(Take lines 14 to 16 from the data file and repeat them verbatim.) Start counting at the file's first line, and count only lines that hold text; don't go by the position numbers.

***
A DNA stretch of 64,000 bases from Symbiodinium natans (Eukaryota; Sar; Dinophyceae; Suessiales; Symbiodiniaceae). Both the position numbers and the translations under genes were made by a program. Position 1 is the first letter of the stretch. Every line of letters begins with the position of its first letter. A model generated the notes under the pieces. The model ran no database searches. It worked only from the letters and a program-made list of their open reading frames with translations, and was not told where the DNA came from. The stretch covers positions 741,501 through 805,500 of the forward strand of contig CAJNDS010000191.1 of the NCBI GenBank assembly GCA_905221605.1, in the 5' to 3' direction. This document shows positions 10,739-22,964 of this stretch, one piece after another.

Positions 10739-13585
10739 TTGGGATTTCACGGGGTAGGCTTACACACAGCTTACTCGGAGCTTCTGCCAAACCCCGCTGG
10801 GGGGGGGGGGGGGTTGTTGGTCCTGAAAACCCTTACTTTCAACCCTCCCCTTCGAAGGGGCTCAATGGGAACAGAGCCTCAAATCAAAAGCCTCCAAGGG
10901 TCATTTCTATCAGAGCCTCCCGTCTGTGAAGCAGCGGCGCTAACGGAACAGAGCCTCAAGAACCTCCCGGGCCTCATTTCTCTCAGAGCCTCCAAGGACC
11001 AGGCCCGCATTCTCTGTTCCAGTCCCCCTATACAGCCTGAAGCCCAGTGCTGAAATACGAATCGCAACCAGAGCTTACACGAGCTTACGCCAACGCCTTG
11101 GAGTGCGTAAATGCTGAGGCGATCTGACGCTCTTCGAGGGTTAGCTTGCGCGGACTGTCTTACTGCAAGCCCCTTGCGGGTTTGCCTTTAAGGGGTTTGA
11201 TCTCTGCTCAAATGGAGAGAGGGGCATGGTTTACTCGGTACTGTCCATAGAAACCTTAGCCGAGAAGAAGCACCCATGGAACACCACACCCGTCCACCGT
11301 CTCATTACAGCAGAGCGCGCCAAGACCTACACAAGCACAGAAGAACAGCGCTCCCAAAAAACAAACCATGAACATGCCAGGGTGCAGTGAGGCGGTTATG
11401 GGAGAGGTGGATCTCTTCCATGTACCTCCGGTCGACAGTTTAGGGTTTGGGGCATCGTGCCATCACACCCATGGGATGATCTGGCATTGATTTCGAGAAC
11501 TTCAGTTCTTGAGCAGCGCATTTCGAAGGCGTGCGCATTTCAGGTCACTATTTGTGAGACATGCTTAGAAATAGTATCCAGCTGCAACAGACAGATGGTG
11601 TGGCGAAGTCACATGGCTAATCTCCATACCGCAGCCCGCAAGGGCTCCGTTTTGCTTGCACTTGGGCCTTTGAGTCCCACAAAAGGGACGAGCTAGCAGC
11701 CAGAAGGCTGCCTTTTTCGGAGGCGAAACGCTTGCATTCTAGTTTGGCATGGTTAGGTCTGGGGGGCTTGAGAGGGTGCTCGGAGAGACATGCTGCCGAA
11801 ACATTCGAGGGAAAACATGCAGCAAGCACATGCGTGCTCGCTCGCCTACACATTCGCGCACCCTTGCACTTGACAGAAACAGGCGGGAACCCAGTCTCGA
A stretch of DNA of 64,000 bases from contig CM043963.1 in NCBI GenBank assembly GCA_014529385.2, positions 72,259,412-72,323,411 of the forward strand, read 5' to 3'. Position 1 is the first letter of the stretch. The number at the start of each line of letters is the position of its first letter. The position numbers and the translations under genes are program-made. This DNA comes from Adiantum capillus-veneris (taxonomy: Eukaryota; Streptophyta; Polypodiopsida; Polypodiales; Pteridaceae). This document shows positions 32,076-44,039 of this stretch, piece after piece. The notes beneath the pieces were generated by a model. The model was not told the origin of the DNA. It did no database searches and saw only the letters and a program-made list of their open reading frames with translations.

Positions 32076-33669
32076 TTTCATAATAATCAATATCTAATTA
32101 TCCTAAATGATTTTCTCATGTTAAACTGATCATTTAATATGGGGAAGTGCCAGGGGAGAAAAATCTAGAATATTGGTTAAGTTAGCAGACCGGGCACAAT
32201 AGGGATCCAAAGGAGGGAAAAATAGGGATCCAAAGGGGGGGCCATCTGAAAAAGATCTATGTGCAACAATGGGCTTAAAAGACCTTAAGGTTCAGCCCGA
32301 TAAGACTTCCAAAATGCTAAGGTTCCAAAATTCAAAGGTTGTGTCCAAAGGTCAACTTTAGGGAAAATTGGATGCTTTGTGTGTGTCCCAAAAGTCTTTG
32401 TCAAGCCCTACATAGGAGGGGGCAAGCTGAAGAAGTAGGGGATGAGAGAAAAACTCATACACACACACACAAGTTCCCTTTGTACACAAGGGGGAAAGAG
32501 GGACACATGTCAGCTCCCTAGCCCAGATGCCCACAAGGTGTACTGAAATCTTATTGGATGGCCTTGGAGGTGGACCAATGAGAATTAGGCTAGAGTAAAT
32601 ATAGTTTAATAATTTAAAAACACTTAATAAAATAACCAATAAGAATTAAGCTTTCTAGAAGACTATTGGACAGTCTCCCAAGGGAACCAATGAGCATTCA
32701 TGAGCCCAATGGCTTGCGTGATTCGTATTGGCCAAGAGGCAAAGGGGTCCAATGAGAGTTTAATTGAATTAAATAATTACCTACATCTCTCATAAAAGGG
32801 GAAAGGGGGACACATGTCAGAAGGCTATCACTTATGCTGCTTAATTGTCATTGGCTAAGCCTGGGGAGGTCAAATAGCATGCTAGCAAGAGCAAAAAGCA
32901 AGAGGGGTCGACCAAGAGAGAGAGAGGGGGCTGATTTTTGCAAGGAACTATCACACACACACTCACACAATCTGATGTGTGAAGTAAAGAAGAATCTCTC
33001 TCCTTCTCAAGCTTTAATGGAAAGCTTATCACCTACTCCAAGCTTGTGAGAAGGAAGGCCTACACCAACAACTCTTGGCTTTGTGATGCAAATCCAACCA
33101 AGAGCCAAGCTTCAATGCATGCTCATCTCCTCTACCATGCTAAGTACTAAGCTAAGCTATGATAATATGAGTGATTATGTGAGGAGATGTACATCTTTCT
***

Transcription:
11801 ACATTCGAGGGAAAACATGCAGCAAGCACATGCGTGCTCGCTCGCCTACACATTCGCGCACCCTTGCACTTGACAGAAACAGGCGGGAACCCAGTCTCGA
A stretch of DNA of 64,000 bases from contig CM043963.1 in NCBI GenBank assembly GCA_014529385.2, positions 72,259,412-72,323,411 of the forward strand, read 5' to 3'. Position 1 is the first letter of the stretch. The number at the start of each line of letters is the position of its first letter. The position numbers and the translations under genes are program-made. This DNA comes from Adiantum capillus-veneris (taxonomy: Eukaryota; Streptophyta; Polypodiopsida; Polypodiales; Pteridaceae). This document shows positions 32,076-44,039 of this stretch, piece after piece. The notes beneath the pieces were generated by a model. The model was not told the origin of the DNA. It did no database searches and saw only the letters and a program-made list of their open reading frames with translations.

Positions 32076-33669